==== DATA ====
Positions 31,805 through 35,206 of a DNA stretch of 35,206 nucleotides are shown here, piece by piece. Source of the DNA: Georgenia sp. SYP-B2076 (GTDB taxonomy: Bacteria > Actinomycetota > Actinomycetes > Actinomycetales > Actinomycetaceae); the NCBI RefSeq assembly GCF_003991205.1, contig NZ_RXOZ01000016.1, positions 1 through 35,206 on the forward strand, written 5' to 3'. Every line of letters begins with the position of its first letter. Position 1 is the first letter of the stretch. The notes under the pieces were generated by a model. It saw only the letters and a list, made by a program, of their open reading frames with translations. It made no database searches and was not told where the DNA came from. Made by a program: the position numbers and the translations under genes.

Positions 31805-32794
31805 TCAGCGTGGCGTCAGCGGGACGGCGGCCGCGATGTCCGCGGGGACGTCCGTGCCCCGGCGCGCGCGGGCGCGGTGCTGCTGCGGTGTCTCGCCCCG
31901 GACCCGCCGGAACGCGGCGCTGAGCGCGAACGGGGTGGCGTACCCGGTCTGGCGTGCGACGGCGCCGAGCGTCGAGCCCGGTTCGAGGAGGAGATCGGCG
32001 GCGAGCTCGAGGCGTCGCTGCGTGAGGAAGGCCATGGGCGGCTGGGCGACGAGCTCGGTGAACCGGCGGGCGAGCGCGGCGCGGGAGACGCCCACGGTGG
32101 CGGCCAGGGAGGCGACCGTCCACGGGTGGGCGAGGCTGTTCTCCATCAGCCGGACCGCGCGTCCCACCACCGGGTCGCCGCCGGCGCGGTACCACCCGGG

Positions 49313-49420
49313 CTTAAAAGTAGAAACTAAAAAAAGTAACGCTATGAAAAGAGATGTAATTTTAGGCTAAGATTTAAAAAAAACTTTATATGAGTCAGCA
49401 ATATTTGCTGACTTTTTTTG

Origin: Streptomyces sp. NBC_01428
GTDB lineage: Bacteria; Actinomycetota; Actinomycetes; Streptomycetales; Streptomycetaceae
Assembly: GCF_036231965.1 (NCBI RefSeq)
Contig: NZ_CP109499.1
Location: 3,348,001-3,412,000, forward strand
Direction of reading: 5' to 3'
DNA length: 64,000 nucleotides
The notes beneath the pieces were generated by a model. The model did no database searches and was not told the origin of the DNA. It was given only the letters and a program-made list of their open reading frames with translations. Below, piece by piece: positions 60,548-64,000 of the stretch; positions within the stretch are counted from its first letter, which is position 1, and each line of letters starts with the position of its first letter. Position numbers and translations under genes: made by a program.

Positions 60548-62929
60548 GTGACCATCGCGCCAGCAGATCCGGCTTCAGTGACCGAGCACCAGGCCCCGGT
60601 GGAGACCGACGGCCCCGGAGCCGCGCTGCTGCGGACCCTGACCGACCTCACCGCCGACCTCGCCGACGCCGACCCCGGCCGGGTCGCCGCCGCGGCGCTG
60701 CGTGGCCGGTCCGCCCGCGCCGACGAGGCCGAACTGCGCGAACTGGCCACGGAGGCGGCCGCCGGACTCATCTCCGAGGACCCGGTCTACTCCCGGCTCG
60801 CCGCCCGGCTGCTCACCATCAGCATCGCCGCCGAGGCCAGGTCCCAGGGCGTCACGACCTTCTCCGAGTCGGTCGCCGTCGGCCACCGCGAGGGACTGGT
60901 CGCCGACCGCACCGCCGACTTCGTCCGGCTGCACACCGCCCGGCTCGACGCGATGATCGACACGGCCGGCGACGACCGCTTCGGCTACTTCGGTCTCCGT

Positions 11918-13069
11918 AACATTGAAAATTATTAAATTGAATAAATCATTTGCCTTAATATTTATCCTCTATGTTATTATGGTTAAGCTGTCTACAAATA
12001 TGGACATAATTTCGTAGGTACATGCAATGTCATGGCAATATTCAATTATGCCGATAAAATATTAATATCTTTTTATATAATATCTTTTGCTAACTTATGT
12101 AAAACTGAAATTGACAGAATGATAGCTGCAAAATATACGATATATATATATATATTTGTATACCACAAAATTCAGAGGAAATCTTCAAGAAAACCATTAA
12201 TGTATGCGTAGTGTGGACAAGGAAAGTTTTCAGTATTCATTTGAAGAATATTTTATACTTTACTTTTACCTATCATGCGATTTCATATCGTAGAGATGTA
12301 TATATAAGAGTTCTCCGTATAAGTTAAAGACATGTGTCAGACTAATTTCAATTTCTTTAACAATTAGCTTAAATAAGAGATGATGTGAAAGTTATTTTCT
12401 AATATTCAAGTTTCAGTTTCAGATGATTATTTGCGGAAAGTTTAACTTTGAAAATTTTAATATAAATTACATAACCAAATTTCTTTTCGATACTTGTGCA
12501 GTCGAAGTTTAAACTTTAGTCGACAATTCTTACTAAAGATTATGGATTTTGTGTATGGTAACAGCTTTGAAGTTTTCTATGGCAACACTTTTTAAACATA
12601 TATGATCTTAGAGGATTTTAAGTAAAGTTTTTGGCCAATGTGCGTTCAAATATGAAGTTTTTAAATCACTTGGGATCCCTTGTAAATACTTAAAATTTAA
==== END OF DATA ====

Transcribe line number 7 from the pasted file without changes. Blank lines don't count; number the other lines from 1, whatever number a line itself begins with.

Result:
Positions 49313-49420